The ingestion of gluten has been associated with gastrointestinal symptoms even in the absence of detectable immune responses. Little is known about the pathophysiological effects of gluten on the upper gastrointestinal tract. We aimed to assess whether the ingestion of gluten leads to an impairment of the physiological mechanisms of gastric emptying, gallbladder contraction and relaxation. A total of 17 healthy subjects underwent ultrasound evaluation of gastric emptying dynamics and gallbladder contractions at baseline and every 30 min after a standard gluten-containing and gluten-free meal (250 kcal, 70% carbohydrates). The pattern of gastric emptying was similar after a standard meal with or without gluten, but differed in terms of the peak of the antral filling curve, which was wider (mean area 5.69, median 4.70, range 3.71‒9.27 cm2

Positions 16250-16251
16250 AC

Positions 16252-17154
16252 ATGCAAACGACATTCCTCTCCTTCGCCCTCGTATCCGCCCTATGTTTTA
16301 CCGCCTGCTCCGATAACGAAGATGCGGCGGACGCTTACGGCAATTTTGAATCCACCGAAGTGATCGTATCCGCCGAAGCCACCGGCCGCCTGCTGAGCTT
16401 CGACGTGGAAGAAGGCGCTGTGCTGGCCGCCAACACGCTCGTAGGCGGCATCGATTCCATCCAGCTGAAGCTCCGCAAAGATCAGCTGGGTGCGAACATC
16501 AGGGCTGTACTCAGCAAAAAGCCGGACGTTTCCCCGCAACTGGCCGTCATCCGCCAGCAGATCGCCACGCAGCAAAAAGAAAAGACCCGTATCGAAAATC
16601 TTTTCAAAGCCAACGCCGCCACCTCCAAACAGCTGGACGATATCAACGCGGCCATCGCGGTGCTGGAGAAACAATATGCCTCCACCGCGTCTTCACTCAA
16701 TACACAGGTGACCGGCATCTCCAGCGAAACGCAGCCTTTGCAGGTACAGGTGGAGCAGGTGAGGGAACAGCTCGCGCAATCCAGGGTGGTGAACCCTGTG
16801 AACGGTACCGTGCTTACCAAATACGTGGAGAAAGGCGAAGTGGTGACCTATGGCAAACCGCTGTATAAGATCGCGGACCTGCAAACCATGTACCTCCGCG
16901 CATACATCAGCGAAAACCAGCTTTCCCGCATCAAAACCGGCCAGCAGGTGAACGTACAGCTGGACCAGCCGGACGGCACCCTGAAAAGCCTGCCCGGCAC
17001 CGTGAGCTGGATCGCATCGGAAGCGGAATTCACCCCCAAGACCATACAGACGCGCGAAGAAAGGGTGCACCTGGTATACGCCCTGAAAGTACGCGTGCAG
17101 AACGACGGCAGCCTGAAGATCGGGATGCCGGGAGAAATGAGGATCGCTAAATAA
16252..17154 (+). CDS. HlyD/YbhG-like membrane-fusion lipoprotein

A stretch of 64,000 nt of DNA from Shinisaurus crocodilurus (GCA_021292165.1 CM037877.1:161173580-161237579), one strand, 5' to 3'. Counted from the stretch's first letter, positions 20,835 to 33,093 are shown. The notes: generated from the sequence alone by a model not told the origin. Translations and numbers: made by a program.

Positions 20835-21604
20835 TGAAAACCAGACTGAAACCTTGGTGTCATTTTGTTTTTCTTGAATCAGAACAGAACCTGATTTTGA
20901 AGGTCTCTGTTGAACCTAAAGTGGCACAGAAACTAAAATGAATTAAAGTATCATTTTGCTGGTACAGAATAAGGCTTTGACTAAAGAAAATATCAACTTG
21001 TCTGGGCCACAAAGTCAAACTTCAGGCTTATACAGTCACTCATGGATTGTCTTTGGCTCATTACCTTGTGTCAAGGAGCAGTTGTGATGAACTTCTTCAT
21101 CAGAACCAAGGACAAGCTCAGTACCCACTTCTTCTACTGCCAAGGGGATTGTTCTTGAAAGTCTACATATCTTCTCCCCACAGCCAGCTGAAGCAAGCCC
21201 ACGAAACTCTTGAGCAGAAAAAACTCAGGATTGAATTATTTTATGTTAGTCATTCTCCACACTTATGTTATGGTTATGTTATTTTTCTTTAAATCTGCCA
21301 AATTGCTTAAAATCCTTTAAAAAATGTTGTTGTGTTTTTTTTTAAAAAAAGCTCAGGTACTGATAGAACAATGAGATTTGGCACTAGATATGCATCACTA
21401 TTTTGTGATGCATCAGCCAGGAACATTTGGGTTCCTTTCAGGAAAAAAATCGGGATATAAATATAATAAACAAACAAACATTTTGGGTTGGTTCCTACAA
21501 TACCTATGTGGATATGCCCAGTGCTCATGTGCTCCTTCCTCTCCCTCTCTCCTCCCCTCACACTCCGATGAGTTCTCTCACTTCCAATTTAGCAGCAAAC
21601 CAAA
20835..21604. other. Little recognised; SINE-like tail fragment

vs. mean 4.89, median 4.57, 2.27‒10.22 cm2
= 0.023) after the gluten-containing meal. The pattern of gallbladder contractions was different after the gluten-free meal (p
< 0.05), with higher gallbladder volumes in the late refilling phases. The results of this study show that gluten ingestion exerts objective effects on gastric and gallbladder motility. Although the underlying pathophysiological mechanism remains unknown, these results could account for some of the gluten-related symptoms reported by patients with celiac disease and non-celiac gluten sensitivity.
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